Radio Interferometric Planet Search


Geoffrey C. Bower, Alberto Bolatto, Eric Ford, Paul Kalas


Anna Treaster, Vince Viscomi, Adam Fries, Phoebe Sanderbeck

RIPL is an astrometric search for planets around nearby low mass stars that uses the Very Long Baseline Array and the 100-meter Green Bank Telescope. 
Our ultimate goal is to learn whether or not M dwarfs, the largest stellar constituent of the Galaxy, are surrounded by planetary systems as frequently as FGK stars and how the planet mass-period relation varies with stellar type. The population of gas giants at a few AU around low mass stars is an important discriminant between planet formation models.

RIPL has a number of unique qualities:
  • Opportunity to discover planets around nearby active M dwarfs at large radii;
  • Ability to fully characterize orbits of detected planets, without degeneracies in mass, inclination, and longitude of ascending node;
  • Sensitivity to long-period planets with sub-Jovian masses;
  • Complementary with existing planet searching techniques:  most targets cannot be explored through other methods;
  • Ability to follow-up detected planets with imaging and spectroscopy; and,
  • Absolute astrometric positions within the radio reference frame for stars and planets.
The quality and uniqueness of VLBA+GBT astrometry for planet searches are the result of two factors:
  • High precision of VLBA astrometry: The VLBA can routinely ~0.1 mas accuracy through relative astrometry.  The astrometric signature of an M dwarf with an orbiting Jupiter at 1 AU at a distance of 5 pc is 1 mas: easily detectable.
  • Active stars are difficult to study in optical programs: Our target stars are active M dwarfs, which have radio fluxes on the order of 1 mJy.  These radio stars are difficult to study through optical radial velocity techniques because they are faint and because the activity in these stars distorts line profiles, reducing the accuracy of radial velocity measurements.  RIPL is complementary to other approaches for planet detection and characterization.
planet astrometric sensitivity
ripl sensitivity
Sensitivity of different methods in planet mass and semi-major axis space for radio astrometric surveys and other methods.
``Exp. VLBA'' refers to the upgraded VLBA with 16 Gb/sec recording rates. The semi-major axis at the minimum in the astrometric search curves is determined by the search duration, which is 3 years for RIPL and the Exp. VLBA campaign.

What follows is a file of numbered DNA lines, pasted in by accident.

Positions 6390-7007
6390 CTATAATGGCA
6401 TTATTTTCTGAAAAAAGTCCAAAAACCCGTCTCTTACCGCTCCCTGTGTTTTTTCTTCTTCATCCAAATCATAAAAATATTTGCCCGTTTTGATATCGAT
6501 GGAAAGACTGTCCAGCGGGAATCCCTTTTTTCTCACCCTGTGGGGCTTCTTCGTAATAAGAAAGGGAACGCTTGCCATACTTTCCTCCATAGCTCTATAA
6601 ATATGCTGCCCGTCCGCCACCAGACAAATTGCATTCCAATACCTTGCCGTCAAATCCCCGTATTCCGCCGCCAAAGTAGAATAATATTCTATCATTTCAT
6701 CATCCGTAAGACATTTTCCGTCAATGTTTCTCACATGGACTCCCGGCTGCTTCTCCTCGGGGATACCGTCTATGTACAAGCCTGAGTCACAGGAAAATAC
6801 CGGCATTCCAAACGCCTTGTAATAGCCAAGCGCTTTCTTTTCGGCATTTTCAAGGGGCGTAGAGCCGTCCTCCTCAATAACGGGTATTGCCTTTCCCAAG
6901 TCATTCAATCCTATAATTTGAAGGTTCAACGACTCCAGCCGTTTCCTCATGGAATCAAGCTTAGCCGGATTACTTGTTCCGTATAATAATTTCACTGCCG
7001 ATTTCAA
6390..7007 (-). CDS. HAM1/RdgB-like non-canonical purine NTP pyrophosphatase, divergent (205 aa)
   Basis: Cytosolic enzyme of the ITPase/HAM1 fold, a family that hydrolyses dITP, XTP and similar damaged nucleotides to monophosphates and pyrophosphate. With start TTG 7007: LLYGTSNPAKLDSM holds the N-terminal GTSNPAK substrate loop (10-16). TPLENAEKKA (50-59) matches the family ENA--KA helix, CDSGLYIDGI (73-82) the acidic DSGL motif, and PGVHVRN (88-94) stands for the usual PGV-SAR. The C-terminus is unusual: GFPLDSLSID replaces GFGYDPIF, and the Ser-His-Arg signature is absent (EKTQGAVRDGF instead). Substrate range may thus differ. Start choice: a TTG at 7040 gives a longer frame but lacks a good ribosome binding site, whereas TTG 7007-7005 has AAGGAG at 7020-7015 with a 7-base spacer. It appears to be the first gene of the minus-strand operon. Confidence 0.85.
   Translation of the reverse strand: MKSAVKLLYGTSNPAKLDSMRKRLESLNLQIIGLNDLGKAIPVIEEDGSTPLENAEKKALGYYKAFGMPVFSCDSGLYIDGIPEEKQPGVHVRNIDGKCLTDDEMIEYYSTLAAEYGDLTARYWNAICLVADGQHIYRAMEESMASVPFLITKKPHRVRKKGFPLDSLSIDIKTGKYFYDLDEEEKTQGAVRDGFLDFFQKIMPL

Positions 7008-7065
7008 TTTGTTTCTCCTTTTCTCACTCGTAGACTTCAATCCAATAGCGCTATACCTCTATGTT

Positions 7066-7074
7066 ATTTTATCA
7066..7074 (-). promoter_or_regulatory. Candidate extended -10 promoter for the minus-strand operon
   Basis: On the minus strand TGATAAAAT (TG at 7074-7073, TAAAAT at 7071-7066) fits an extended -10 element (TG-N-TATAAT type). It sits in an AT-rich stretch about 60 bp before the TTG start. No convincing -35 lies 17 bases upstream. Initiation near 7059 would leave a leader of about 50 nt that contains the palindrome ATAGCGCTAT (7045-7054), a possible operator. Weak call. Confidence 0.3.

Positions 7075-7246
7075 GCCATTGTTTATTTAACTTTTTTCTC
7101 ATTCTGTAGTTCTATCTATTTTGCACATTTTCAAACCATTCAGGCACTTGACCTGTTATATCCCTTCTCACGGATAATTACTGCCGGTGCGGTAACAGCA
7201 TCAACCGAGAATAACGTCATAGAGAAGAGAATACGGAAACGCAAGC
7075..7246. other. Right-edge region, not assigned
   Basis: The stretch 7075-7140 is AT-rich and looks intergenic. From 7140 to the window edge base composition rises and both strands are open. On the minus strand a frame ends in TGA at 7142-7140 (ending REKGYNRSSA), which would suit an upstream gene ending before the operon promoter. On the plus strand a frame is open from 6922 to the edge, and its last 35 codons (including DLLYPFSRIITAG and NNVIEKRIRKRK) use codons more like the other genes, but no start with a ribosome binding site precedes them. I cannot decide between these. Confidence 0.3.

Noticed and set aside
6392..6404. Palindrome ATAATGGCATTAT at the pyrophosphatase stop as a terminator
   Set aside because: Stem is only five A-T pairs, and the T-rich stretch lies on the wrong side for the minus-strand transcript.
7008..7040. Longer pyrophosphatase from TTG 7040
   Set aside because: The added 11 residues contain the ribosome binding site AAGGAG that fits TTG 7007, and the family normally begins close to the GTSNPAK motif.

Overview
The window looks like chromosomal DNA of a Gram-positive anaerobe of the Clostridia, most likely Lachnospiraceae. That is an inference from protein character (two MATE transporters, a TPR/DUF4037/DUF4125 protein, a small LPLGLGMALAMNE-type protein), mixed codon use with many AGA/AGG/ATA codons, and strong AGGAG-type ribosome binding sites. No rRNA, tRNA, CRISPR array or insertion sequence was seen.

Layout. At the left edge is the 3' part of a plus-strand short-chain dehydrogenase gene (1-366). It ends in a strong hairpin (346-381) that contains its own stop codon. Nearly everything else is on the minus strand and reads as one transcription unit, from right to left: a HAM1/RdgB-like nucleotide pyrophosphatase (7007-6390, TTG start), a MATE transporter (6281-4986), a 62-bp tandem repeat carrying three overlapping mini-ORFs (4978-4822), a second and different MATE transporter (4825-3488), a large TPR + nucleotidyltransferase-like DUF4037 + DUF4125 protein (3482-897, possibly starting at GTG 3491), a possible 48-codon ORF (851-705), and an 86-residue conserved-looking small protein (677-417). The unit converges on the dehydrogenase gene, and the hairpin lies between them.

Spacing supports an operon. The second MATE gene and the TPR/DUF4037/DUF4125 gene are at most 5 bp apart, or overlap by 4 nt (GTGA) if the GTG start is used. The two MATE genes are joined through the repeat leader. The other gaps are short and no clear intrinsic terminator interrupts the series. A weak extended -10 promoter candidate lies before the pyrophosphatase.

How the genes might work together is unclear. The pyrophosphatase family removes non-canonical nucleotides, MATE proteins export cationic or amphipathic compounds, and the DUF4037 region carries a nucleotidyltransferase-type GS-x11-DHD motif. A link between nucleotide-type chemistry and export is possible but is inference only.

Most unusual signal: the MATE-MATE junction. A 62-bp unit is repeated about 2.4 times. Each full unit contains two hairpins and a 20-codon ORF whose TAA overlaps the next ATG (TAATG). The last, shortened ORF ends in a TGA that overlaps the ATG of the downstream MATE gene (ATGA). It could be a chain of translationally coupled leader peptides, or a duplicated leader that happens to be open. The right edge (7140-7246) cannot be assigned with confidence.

Observing and Technical Details

RIPL is a 3-year survey of 29 M dwarf stars, consisting of 4 epochs per star per year.  Observations will be performed with the VLBA and the GBT, observing as a single array.  Each epoch will have a duration of 4 hours;  approximately half of the time will be spent on the target star.  The remainder of the time will be spent on phase-referencing and delay-correction calibrators that are necessary to achieve astrometric accuracy.  Data will be recorded at the maximum rate of 512 Mb/s.  We will achieve ~25 microJy rms sensitivity in the image for each epoch.  The observing wavelength is 3.6 cm.

Astrometric accuracy is set by statistical errors and variable delay caused by changing water vapor content in the troposphere.  Statistical error in astrometry is limited by the synthesized beam size, which is approximately 1 milliarcsecond, and the signal to noise ratio of the detection.  For a star with a flux density of 1 mJy, then the statistical contribution to the error will be 25 microarcsec.  Tropospheric fluctuations are corrected by fast-switching between nearby calibrators and the target star.  These errors are typically less than 100 microarcsec but depend on proximity of the calibrators and weather conditions.

Variability in the stellar position due to activity has been shown to be less than 200 microarcsec for a small sample of stars that we have already observed with the VLBA.


RIPL is a large project making use of NRAO facilities.  The National Radio Astronomy Observatory is a facility of the National Science Foundation operated under cooperative agreement by Associated Universities, Inc.  The RIPL project is supported by a grant from the NASA Origins program.